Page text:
November 18, 2019: Alibaba’s Singles’ Day sales, Amazon’s upcoming grocery store, Nike cuts ties with Amazon.

No time for news? We’ve got you covered. Welcome to the Retail Rundown, your go-to weekly podcast where RETHINK Retail teams up with industry experts to deliver the top trending news stories in retail.

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Hosted by Julia Raymond

Researched, written and produced by Gabriella Bock

Edited by Trenton Waller

TRANSCRIPTION

Julia Raymond:
Hi everyone. Today we’re joined by Tony D’Onofrio and Carol Spieckerman. Tony is the CEO of TD Insights, a respected industry futurist and recognized global top 100 retail influencer. Carol is the president of Spieckerman Retail, a globally recognized retail consulting, training, and speaking firm. Carol and Tony are also both RETHINK Retail advisors. Thank you for joining the show today.

Carol Spieckerman:
Great to be here.

Tony D’Onofrio:
Great to be here. Thank you very much.

Julia Raymond:
Great to have you. We have some good brands to talk about, namely Alibaba, Amazon of course, and then the Nike breakup. First we’ll dive into Alibaba. The Chinese e-commerce giant smashed sales records last week. November 11th, Singles Day reportedly brought in more than 38 billion in sales during the marketplace annual one-day shopping festival. There were over 200,000 retail participants, and Chinese shoppers spent the most on imported food supplements, cosmetics, toiletries, diapers, and baby formula. Brands L’Oreal and Nestle were also among the top event sellers, and Alibaba, to keep up with all of the deliveries, kept its e-commerce facilities open overnight and reportedly used high-speed bullet trains to move packages across the country. Singles’ Day widely surpassed Amazon’s Prime Day event, and although the American retailer hasn’t yet released their sales numbers from Prime Day, analysts are estimating the amount will take in roughly 5.8 billion. I wanted to ask Carol first, although Amazon and Alibaba operate on a little bit of a different business model, what do you think Amazon and the other eCommerce retailers can learn from this huge success we’ve seen with Singles’ Day this year?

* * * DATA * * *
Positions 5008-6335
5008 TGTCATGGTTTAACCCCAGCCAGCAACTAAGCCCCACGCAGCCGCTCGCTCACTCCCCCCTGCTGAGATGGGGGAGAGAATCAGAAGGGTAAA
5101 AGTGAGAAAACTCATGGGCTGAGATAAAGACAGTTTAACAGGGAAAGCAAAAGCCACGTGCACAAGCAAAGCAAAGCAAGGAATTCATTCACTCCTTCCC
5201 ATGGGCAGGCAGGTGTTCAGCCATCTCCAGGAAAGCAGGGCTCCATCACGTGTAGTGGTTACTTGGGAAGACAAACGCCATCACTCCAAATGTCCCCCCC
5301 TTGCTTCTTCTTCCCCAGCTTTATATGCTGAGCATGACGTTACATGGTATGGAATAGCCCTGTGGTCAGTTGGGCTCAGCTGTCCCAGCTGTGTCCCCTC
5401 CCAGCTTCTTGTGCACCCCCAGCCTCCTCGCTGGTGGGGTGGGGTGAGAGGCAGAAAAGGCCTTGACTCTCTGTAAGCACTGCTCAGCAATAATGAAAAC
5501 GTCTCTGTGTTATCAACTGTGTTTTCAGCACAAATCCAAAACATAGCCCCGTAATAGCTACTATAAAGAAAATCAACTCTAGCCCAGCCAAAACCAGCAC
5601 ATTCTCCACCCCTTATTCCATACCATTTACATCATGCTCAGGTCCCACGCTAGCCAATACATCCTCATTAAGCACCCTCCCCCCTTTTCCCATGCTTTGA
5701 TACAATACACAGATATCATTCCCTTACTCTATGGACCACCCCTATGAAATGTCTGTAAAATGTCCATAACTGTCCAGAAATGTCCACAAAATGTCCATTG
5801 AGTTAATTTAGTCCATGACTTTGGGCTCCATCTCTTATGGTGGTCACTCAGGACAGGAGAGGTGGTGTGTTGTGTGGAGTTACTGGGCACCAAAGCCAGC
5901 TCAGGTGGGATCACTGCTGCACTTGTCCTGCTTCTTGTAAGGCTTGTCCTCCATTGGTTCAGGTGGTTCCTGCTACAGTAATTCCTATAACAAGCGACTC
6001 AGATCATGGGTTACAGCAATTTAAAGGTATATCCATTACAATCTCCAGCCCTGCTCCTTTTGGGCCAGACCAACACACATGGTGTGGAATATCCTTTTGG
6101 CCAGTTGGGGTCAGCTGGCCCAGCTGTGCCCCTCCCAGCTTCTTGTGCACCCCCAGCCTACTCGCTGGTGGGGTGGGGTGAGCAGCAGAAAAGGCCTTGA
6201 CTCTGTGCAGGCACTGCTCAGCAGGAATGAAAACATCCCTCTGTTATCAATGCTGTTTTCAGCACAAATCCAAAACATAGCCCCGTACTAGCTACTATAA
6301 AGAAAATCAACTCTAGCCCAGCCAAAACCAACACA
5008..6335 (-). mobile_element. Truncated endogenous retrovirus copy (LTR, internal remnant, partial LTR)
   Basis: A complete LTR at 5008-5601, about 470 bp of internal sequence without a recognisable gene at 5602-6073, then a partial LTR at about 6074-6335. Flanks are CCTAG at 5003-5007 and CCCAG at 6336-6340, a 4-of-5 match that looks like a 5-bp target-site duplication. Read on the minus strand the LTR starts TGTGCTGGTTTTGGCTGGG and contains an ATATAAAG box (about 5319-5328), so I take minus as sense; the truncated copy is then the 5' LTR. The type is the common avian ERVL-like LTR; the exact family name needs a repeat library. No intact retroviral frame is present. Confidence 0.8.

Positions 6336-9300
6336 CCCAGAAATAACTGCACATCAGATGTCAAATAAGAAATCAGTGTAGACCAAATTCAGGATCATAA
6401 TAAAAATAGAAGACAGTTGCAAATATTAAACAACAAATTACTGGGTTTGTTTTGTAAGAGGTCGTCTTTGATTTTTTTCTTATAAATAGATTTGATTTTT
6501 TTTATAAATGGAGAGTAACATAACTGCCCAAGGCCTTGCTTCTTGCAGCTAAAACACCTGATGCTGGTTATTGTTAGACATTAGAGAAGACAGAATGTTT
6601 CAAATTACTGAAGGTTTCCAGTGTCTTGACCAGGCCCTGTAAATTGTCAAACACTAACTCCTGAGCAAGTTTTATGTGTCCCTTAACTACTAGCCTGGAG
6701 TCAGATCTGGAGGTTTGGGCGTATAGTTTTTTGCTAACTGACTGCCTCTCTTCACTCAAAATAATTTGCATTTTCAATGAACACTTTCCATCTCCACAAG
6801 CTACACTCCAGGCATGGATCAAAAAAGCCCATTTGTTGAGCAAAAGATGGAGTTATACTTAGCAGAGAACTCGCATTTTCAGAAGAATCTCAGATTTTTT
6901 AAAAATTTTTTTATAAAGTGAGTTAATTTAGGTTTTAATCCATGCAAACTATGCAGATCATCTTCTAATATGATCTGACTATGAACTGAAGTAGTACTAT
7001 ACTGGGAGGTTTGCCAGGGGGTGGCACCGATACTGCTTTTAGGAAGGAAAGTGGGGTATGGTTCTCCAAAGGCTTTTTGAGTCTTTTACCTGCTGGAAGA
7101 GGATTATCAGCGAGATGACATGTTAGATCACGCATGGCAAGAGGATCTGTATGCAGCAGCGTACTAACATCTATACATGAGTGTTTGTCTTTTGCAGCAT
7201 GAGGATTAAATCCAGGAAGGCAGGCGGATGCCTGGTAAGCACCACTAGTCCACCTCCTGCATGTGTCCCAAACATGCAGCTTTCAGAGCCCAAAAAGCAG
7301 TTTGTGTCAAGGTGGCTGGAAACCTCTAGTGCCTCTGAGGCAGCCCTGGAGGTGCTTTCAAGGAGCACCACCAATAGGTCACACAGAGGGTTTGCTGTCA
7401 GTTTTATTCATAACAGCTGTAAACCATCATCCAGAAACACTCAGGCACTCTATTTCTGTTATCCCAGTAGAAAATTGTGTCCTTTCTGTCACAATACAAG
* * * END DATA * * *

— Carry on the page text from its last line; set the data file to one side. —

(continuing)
Carol Spieckerman:
Well, it was quite impressive, right? Especially given that this year was kind of an anomaly with the trade situation, and there was some even anticipated backlash, perhaps, from Chinese customers against US brands. It’s going to be interesting to see how individual brands fared, not just Alibaba as a whole. The big learning to me is that retailers are going to have to keep brands interested in their platforms. One thing I talk a lot about is the fact that just a fundamental truth that retailers are no longer just places that sell stuff. They’re platforms, and those platforms now tie together brands and products and data and content, so they have a lot more to offer brands. And going forward, I think everything’s going to be about building platforms, leveraging platforms, and platform partnerships.

Carol Spieckerman:
In that regard, Alibaba and Amazon are all over that, right? They very much own their role as a platform. But Alibaba is really set apart, because it’s a gateway to a massive and complex market that would be really difficult for a lot of these brands to access any other way, and particularly US brands. And also too, the timing for Singles’ Day is interesting, because it gives these US brands a runway to the holiday season so they can test concepts, they can get that momentum going. When you contrast that with Amazon, Amaz Amazon starts to look more just like a distribution option. And something I think we’re going to talk about later, as a matter of fact, we see that brands, high equity-developed brands like Nike, are starting to opt out of the Amazon platform, and instead they’re building their own platforms and controlling their destiny by focusing more on their direct-to-consumer business.

Carol Spieckerman:
The upshot is that retailers… I think the big learning is that retailers and brands are, first of all, they’re going to be migrating in and out of these platform partnerships, so nobody should assume they’re going to last forever. And also retailers really are going to have to go beyond just being places that sell stuff, and start to frame their value to brands as being full-spectrum platforms. I think Alibaba and Amazon have done a pretty good job of it. Walmart actually is doing a really good job of making the shift.

Carol Spieckerman:
But Amazon in particular is going to really have to stay on its game to keep brands interested in the Amazon platform. And you could say that they’re sort of working against themselves as they continue to just blow up their private brand portfolio to where Amazon is competing against its own customers. I think you look at brands like Nike, and they’re increasingly thinking of Amazon not only as being too competitive, but perhaps being a more commoditized space, where they’re not putting their best foot forward. These brand relationships are really where I think the focus should be, and I think Alibaba is doing a really great job of wooing brands and creating a compelling proposition, and marketing its platform and its platform advantages to those brands.

Julia Raymond:
Absolutely. Tony, did you want to add to that?

Tony D’Onofrio: